Final thoughts  


My recreated performances, the accompanying reflection texts, as well as the annotated scores all serve to suggest that there is indeed a fundamental presence of romantic performance practice in the Viñes’s recordings of the four Debussy pieces. In my personal opinion though, rather than regarding these performances as “colored” by the romantic performance traditions of Viñes’s playing, the practices should instead be seen as artistic tools, applied by Viñes in his playing to bring out the essence of the compositions.




[1] Debussy, Claude. Estampes. Edited by Roy Howat. Durand, 2006.

[2] Debussy, Claude. Estampes, “La soirée dans Grenade”. Played by Daniel Barenboim. Daniel Barenboim: Claude Debussy: Music for Piano, Deutsche Grammophon GMBH, Berlin, 2018. YouTube, accessed on November 4, 2021,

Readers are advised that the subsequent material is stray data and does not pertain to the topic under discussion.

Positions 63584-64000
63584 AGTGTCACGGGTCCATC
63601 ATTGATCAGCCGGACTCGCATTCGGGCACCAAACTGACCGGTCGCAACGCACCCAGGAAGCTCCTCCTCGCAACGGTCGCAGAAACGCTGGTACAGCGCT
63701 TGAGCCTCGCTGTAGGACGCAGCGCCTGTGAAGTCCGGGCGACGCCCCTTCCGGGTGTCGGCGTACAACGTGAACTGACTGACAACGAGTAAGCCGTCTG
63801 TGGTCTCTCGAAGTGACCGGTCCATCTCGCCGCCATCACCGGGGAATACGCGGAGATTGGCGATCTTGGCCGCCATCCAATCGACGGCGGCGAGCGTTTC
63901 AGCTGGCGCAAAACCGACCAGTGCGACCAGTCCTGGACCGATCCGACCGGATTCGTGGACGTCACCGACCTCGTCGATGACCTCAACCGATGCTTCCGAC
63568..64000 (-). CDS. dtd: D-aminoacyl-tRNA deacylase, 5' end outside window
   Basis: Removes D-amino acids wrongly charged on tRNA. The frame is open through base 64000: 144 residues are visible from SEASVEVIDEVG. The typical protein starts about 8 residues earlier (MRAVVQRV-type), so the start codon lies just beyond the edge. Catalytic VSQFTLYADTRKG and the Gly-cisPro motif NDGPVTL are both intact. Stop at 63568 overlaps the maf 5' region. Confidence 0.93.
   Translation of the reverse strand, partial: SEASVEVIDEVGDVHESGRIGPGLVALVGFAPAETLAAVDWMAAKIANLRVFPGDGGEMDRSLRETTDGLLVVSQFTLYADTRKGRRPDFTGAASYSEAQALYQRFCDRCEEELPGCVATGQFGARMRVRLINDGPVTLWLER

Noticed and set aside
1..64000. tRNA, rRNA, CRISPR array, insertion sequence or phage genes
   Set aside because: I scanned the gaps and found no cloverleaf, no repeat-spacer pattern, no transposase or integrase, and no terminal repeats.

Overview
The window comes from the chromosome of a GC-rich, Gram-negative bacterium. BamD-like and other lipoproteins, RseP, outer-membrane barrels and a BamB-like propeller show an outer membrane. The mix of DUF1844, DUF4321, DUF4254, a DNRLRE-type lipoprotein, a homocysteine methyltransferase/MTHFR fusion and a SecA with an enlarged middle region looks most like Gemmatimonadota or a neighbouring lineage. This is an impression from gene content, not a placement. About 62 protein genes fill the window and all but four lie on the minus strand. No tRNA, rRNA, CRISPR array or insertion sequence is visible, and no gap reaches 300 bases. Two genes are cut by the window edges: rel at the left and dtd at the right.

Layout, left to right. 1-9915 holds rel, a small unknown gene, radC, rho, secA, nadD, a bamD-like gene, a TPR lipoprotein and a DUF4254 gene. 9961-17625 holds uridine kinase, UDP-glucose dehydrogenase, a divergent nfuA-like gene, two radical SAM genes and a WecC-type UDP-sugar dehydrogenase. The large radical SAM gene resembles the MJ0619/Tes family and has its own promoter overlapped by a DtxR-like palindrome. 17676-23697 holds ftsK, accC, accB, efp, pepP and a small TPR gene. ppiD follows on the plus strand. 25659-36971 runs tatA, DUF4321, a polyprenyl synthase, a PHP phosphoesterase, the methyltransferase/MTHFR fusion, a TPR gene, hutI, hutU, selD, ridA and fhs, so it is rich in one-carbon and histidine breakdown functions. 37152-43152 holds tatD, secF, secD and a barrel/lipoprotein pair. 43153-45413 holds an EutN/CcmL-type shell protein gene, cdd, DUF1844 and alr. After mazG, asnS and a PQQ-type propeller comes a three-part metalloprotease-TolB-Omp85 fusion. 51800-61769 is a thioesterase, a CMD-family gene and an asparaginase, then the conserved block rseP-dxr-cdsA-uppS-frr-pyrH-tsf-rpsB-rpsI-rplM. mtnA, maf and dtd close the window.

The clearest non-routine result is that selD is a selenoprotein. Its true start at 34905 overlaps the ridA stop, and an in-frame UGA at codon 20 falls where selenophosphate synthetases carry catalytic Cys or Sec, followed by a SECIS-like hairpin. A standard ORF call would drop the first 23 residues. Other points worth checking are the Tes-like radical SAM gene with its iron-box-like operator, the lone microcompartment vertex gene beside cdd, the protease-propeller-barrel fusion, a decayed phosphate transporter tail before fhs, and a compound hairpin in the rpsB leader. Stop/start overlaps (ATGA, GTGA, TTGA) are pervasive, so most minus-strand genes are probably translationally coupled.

[3] Debussy, Claude. Estampes, “La soirée dans Grenade”. Played by Sviatoslav Richter. Sviatoslav Richter: Sviatoslav Richter - In Memoriam,Deutsche Grammophon GMBH, Berlin, 1997 (according to CHARM, originally recorded in 1962). YouTube, accessed on November 4, 2021,

[4] Debussy, Claude. Estampes, “La soirée dans Grenade”. Played by Marius-François Gaillard. Marius-François Gaillard: Complete Debussy Recordings 1928-1930, APR 2019 (according to CHARM, originally recorded in 1928 for Odéon). YouTube, accessed on November 4, 2021,

[5] Philip 2014, 166

[6] Debussy, Claude. Estampes. Edited by Roy Howat. Durand, 2006.

[7] Da Costa 2012, 9-13 and 24-40

[8] Debussy, Claude. Estampes, “La soirée dans Grenade”. Played by Claude Debussy. Claude Debussy: Debussy: The Composer as Pianist (1904, 1913), Pierian Recording Society, 2010 (originally recorded in 1913). YouTube, accessed on November 4, 2021,

[9] Debussy, Claude. Estampes. Edited by Roy Howat. Durand, 2006.